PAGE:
UAS Logbook Notes

Since the end of last summer, I have been doing a lot of remote flying with several different quadcopters. I realized that it was important to start recording this time, so I purchased an ASA logbook specifically for unmanned aircraft systems. It’s quite similar to a regular pilot logbook, just with a few different columns to log information about the type of operation.

After reading a blog article by another commercial drone operator, I realized that maintaining accurate logs of flight time (even when they are quite short) could be important for future jobs. As of right now, the FAA does not require any flights to be logged, and even a Part 107 certificate doesn’t have any specific flight hour requirement. In the future, however, this could easily change.

A logbook could help to prove that you have applicable experience when applying for specific authorization or a waiver to operate in controlled airspace. It might also be useful for purchasing insurance or advertising your company.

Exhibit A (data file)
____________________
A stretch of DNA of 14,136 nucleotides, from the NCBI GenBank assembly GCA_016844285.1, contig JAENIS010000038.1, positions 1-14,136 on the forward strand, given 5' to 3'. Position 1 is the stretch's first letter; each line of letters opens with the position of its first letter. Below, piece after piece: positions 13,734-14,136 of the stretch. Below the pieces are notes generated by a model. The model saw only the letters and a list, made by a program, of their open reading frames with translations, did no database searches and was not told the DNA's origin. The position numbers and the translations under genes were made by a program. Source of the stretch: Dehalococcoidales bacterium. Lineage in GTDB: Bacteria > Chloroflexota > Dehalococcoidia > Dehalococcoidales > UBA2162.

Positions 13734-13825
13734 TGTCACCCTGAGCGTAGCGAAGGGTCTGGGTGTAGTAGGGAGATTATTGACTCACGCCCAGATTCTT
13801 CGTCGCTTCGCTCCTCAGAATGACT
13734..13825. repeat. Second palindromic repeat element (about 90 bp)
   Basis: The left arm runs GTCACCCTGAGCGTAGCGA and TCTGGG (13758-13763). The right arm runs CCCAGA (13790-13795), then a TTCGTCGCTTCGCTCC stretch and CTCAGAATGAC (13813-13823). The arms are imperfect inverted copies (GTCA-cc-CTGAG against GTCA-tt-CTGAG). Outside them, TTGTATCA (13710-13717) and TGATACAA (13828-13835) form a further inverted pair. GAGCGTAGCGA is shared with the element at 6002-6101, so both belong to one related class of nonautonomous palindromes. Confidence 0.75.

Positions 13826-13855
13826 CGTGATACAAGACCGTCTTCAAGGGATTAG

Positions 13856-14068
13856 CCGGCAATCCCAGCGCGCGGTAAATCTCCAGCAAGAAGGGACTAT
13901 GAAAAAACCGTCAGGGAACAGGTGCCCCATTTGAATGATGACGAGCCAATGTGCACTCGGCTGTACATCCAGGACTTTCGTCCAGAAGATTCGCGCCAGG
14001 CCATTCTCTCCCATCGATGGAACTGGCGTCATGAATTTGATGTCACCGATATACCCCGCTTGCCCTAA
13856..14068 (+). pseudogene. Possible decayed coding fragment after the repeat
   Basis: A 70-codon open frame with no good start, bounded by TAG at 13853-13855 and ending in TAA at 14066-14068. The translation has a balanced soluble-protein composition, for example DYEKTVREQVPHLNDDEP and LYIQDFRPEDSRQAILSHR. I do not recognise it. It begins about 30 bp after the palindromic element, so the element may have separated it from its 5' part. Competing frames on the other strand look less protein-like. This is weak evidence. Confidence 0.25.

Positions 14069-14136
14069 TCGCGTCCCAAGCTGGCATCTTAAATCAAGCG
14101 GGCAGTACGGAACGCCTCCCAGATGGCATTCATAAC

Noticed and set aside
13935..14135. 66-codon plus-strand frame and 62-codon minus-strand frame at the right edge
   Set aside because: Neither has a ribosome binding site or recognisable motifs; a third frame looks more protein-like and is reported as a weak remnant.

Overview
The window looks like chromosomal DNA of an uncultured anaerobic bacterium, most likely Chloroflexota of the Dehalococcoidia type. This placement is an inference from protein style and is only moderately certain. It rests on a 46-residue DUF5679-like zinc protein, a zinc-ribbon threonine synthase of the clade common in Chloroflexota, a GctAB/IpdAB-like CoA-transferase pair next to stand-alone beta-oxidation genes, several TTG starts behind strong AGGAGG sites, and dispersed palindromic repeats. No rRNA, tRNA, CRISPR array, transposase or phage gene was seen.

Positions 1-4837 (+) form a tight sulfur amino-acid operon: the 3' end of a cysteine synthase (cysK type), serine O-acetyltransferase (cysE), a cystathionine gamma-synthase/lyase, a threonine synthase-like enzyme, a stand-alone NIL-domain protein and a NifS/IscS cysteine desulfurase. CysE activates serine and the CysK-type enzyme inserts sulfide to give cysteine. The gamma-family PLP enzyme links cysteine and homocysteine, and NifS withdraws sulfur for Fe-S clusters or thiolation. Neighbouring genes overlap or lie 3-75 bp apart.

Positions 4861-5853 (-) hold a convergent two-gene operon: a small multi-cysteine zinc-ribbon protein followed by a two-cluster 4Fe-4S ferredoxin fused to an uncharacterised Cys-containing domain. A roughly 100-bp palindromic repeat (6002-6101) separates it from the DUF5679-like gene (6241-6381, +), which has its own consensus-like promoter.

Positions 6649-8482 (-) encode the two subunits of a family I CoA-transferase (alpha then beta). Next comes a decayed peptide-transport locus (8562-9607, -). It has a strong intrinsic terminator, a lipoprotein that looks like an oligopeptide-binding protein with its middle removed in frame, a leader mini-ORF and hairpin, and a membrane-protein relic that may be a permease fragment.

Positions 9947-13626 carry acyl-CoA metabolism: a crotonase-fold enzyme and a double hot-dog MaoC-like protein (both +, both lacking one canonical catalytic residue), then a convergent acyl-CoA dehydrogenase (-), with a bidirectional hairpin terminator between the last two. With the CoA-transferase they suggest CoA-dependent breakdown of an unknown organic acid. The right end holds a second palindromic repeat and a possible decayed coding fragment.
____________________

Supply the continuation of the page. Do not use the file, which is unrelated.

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Tips for Logging Flight Time:

  • Pick a system and stay consistent with it. Whether you choose to use a “paper” logbook or an online spreadsheet, try to keep records concise and standardized. Also, use the same format for date, time, equipment specifications, and additional comments. Avoid multiple copies with flights logged out of order or gaps in-between.

 

  • Use the same color pen for all entries, preferably one with a finer point.

 

  • Use a pencil for the “totals” at the bottom of each page. If a mistake is carried over on several pages, it will be easier to erase and change it. Any mistakes written in pen would have to be crossed out, which could make the logbook look quite messy after just a single error.

 

  • Keep a backup copy of the logs in a separate location. Update the entries at least once a month, and preferably every week. A simple solution is taking photos of the pages and storing them on one of the “cloud” platforms online.

 

  • Write a short comment or note about what you did during each flight. This helps to remember specific flights and to verify the time logged.
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